Reference software being installed, you could also consider removing all “beagle” applications. Beagle will slow down the PC incredibly. Also , in a later menu you will be given the option to disable ipv6. Do disable it. ipv6 may slow the PC Internet access down incredibly.

So that looks ok. Good luck.

I note you have chosen KDE4. I’m a big KDE fan, but KDE-4.1.3 is a bit unstable, so be careful. There are guides kicking around how to upgrade it to KDE-4.3 (after the install is done), but that is tricky and it will use up some disk space - and you don’t have a lot.

When I installed openSUSE-11.1 I choose “OTHER” and selected KDE3 which is more stable. If its not too late to go back, I would recommend you go back and select “OTHER” and “KDE3” for your desktop.

OK then! last questions:
What should I do with the drivers.
I had ubuntu installed before a month or so and had BIIGGGG problems with the **** internet settings. But I didn’t install any drivers and there was sound and the video was OK.(Maybe they were downloaded automaticaly)

MY computer:
Intel Pentium D 2.66 clocked to 2.8
A brand new ASUS 9800GT
2gb RAM

On the previous GPU i hade some linux drivers but i striggled to install them…

So what should i do?
(And is the internet configuration difficult?)

Drivers ?

hmmm … you could brush up on some openSUSE Linux concepts. Take a read here: Concepts - openSUSE

Note that drivers in Linux are often implemented as “kernel modules” which may be loaded during Linux boot, or may be dynamically loaded and unloaded during a Linux session. Many drivers/modules are provided as part of the kernel packaging, and others have to be provided separately. Typically while openSUSE does not come with proprietary hardware drivers (for such proprietary drivers need to be provided by the manufacturer or by other 3rd party) openSUSE is typically packaged with openSource free software drivers that work with most hardware.

I do not see any evidence of a Ubuntu install.

I know nothing about over clocking and Linux.

The Asus 9800GT reads like a nVidia card to me. In general, for Linux, there are 3 drivers for nVidia graphics (although there is a 4th under development but not ready). These three are:

  • vesa - its a generic driver and works with almost all graphics including ati, intel, and nvidia. But while very compatible, and it will survive xorg and kernel updates, it is slow. It comes with openSUSE-11.1.
  • nv - this is the free open source openGL nVidia driver. Its faster than the VESA driver. It will survive xorg and kernel updates. But it is not as fast as the proprietary driver, which means it will likely NOT support special desktop effects (such as the cube). It comes with openSUSE-11.1. This is the driver that the openSUSE installer will try to setup by default.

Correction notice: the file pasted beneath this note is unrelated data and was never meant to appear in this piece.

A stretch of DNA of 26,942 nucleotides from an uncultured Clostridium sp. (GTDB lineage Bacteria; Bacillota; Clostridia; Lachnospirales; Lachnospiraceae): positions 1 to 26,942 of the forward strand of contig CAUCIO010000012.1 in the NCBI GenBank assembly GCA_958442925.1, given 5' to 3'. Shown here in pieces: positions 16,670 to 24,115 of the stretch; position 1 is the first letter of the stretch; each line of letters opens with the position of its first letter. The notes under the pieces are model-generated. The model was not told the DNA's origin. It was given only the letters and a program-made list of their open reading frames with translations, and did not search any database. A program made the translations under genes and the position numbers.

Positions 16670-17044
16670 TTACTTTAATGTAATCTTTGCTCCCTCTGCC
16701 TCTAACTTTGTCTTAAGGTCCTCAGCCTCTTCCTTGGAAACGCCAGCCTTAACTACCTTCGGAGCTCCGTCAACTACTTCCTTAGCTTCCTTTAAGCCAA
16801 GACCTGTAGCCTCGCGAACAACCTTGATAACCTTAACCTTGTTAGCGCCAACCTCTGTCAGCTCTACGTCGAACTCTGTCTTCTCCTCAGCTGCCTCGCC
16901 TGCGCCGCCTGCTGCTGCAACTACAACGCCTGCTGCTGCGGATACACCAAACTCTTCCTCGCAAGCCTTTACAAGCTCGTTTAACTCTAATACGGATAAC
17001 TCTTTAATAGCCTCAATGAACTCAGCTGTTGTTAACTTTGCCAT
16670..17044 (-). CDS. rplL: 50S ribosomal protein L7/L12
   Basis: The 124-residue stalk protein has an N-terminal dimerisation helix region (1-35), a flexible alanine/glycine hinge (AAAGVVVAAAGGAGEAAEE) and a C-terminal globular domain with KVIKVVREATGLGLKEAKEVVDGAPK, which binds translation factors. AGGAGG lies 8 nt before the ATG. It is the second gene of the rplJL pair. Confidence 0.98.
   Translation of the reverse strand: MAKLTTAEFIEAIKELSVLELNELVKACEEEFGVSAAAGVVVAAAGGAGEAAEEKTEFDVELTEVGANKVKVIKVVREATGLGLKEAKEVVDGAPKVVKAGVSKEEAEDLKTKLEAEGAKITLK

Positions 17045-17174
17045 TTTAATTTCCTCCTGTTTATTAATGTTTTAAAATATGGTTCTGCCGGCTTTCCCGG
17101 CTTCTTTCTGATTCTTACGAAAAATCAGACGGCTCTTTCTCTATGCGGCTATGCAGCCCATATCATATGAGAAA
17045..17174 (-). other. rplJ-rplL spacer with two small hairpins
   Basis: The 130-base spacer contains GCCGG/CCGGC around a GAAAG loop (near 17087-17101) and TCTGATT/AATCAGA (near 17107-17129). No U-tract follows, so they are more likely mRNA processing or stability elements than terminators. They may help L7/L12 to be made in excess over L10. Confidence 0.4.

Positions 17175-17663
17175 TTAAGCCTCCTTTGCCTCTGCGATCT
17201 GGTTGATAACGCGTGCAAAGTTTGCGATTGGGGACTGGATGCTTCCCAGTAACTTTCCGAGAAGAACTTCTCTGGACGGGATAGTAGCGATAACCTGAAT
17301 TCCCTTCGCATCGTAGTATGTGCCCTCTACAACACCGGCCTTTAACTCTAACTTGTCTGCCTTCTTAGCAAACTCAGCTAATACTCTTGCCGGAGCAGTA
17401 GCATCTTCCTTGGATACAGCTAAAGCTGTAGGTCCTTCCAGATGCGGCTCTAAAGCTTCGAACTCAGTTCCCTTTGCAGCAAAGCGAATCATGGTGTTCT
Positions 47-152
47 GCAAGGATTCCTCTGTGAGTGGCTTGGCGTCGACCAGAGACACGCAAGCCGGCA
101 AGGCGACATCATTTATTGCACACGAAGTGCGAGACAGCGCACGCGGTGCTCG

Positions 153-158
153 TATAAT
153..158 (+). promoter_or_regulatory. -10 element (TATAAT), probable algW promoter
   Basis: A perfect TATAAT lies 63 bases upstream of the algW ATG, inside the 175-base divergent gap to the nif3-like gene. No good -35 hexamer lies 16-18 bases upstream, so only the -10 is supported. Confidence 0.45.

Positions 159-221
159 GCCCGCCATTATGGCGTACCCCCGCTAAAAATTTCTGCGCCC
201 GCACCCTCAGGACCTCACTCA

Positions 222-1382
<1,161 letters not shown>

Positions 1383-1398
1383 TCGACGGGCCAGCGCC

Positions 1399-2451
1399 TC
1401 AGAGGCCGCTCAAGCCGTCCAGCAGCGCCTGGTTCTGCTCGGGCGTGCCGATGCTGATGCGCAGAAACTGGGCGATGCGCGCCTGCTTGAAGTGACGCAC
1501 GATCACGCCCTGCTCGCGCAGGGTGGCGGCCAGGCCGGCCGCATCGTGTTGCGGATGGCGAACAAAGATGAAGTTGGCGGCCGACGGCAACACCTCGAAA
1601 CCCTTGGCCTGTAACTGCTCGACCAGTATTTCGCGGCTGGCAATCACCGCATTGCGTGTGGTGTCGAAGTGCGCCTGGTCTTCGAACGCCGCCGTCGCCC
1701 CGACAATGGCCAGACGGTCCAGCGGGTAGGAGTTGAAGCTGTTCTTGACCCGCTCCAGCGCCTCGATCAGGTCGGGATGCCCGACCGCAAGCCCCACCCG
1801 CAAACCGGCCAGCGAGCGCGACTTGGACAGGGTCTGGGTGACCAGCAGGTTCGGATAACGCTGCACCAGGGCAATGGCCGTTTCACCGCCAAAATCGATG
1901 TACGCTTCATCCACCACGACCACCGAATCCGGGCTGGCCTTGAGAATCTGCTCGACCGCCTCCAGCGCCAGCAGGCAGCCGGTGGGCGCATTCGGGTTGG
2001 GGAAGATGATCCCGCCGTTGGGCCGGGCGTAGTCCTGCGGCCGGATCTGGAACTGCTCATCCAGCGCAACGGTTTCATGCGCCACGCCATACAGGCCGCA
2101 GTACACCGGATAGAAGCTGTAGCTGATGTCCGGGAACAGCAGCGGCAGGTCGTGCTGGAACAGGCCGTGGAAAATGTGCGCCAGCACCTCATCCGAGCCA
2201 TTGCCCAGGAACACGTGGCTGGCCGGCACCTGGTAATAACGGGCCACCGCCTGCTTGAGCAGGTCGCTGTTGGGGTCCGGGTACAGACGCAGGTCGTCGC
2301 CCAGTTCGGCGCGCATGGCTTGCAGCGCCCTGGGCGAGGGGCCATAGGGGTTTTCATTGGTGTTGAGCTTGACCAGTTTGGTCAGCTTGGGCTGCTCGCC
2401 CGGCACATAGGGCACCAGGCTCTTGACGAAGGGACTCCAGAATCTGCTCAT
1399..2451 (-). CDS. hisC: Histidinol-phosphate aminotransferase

• nvidia - this is the proprietary driver. One needs to go to the nVidia site (or setup a nVidia software repository) to get the driver and install it. Its typically difficult for new users on openSUSE. The Ubuntu method of installing this driver is likely easier, but that Ubuntu approach is considered by some as being contrary to the free open source software goals that openSUSE Linux tries to follow. This driver is almost always broken by kernel updates and xorg updates, and typically needs to be rebuilt each time. Easy for average users. A pain for new users.

Sound may or may not work immediately - but no worries, there are some of us who can help get your sound working.

If you have a wired LAN connection, ensure this is PLUGGED IN when you install. Preferably with the LAN accessing the Internet. That will make things very easy. If you don’t, things will get harder.

Wireless, dependent on the hardware, can be very easy, or very difficult.

I have a problem:

I started the install and decided to check the files. All was ok but when the install started and in the beginnig where it checks stuff it froze when it reached 90% and the disk stopped. I waited for 15 minutes and restarted and tried again and all was OK until the beginning of the install. 1% preparing disk or something…the disk stopped and I waited for 15 minutes but it was bugged. I tried to get the CD out but it didn’t respond!!! I restated and started the install again but the partition configuration was strange like resize to 29GB and I though that it screwed the HD and restarted and started windows. Disk D was checked and all is ok…